Achieving a minimum of 25 per cent is a respectable goal, but some
organisations are satisfied as long as they break even.
Management/leadership training programmes typically yield returns
of 150% to 400% because the training affects not only the
delegates performance but also the performance of the delegates
team members or colleagues.

6. Evaluation
To maintain the credibility of your ROI findings, its important to try
to isolate the effects of training, rather than taking credit for
improvements caused by other variables.
Ask the users, ask their managers, and ask the technical team. And
if enough people tell you the training made the difference and
allowed them to hit a business target theyve never hit before, take
pride in what the training has achieved and report it.

Other activities to complete to measure the effectiveness of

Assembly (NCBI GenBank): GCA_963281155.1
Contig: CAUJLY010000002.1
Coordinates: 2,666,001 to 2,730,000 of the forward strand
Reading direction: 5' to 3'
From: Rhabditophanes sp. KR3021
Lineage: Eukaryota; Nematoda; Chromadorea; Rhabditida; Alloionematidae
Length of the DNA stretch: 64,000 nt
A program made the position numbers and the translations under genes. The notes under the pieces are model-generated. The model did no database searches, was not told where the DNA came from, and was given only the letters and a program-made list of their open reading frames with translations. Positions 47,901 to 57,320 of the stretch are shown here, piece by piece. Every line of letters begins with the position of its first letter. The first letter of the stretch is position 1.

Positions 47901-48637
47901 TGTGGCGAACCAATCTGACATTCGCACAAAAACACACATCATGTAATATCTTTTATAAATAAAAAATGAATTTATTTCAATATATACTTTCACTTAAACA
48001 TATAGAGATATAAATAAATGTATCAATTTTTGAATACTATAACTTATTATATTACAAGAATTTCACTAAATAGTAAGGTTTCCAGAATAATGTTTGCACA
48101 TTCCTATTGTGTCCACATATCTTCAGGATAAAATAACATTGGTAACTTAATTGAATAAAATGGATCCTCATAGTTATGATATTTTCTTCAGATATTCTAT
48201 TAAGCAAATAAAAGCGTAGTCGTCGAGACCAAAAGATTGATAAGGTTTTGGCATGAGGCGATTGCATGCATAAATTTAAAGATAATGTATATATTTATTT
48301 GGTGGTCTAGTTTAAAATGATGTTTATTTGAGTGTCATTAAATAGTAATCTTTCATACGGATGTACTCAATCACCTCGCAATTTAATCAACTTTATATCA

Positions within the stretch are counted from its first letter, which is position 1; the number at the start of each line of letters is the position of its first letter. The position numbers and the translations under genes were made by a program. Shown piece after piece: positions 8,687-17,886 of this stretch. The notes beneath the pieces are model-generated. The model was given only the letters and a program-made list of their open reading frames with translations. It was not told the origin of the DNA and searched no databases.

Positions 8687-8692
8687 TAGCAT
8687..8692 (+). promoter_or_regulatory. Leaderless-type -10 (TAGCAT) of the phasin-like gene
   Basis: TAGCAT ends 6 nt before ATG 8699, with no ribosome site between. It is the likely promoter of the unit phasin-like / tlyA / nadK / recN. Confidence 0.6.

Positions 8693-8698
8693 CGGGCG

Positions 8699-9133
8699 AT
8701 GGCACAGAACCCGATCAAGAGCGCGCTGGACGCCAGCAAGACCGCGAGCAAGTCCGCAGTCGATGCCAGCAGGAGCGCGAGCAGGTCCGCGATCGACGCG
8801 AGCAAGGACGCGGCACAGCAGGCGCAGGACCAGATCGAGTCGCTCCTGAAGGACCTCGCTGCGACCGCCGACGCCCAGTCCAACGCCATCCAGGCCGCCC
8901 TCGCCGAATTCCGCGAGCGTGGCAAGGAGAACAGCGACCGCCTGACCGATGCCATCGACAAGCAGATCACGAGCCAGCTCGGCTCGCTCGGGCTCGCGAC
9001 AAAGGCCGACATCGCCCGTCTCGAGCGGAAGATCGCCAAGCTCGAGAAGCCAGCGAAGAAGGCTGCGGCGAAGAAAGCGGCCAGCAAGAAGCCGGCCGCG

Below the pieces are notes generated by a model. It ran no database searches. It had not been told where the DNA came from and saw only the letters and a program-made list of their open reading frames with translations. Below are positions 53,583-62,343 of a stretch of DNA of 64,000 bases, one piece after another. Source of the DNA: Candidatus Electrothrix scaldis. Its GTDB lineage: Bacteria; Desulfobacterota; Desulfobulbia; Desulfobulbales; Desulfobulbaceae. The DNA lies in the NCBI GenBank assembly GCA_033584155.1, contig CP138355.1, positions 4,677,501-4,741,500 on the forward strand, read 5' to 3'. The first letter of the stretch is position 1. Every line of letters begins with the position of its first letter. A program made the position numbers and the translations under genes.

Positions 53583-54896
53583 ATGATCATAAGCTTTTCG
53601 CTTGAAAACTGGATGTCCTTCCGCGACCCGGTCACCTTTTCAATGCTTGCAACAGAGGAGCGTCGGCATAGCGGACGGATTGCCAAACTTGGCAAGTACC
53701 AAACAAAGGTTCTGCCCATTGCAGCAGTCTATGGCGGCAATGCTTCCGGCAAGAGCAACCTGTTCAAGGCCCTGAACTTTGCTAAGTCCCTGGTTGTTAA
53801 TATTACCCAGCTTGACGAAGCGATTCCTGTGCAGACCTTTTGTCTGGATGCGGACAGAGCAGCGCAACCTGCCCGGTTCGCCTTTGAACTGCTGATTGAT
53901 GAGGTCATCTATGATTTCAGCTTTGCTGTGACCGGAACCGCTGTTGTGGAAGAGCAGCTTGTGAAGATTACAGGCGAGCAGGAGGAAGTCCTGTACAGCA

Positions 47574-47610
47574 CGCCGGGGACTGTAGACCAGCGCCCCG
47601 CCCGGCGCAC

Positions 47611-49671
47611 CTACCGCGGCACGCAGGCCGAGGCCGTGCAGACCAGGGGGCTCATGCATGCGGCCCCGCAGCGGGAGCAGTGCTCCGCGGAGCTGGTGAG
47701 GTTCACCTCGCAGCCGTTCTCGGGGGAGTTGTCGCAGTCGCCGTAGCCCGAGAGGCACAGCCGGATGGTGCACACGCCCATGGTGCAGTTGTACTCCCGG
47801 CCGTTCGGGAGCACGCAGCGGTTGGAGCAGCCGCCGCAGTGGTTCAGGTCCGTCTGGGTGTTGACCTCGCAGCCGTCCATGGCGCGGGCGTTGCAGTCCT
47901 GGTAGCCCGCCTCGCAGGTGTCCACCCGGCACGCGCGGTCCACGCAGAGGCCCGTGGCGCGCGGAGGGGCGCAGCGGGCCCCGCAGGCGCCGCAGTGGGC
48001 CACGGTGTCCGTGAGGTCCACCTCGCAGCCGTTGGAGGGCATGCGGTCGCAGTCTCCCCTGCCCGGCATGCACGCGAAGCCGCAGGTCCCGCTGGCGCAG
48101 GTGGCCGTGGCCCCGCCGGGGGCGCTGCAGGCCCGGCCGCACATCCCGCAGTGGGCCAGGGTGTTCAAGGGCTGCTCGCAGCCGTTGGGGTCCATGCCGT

your training
Some of the outputs may not be quantifiable in terms of direct
monetary gains.
If we are asked to help a company measure the effectiveness of a
training course here is something like what we would do.
For example, when we deliver Customer Service Training we always
make sure that we have got some data as far as customer
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satisfaction scores are concerned over a period of time before the
training occurs.
We also ask the trainees opinion of where they see their strengths
and weaknesses before the training and what they find most
difficult to do.
We also ask their managers for some 360-degree feedback.
Then the training event occurs. Immediately after the course we ask
for the trainees perception of how better or worse prepared they are
to deliver superior levels of customer satisfaction than they were
before
3 months down the line we ask for this perception again plus we get
feedback on them from their line manager with regards to specific
behaviours associated with delivering customer service excellence.
We take a look at their individual performance statistics as well the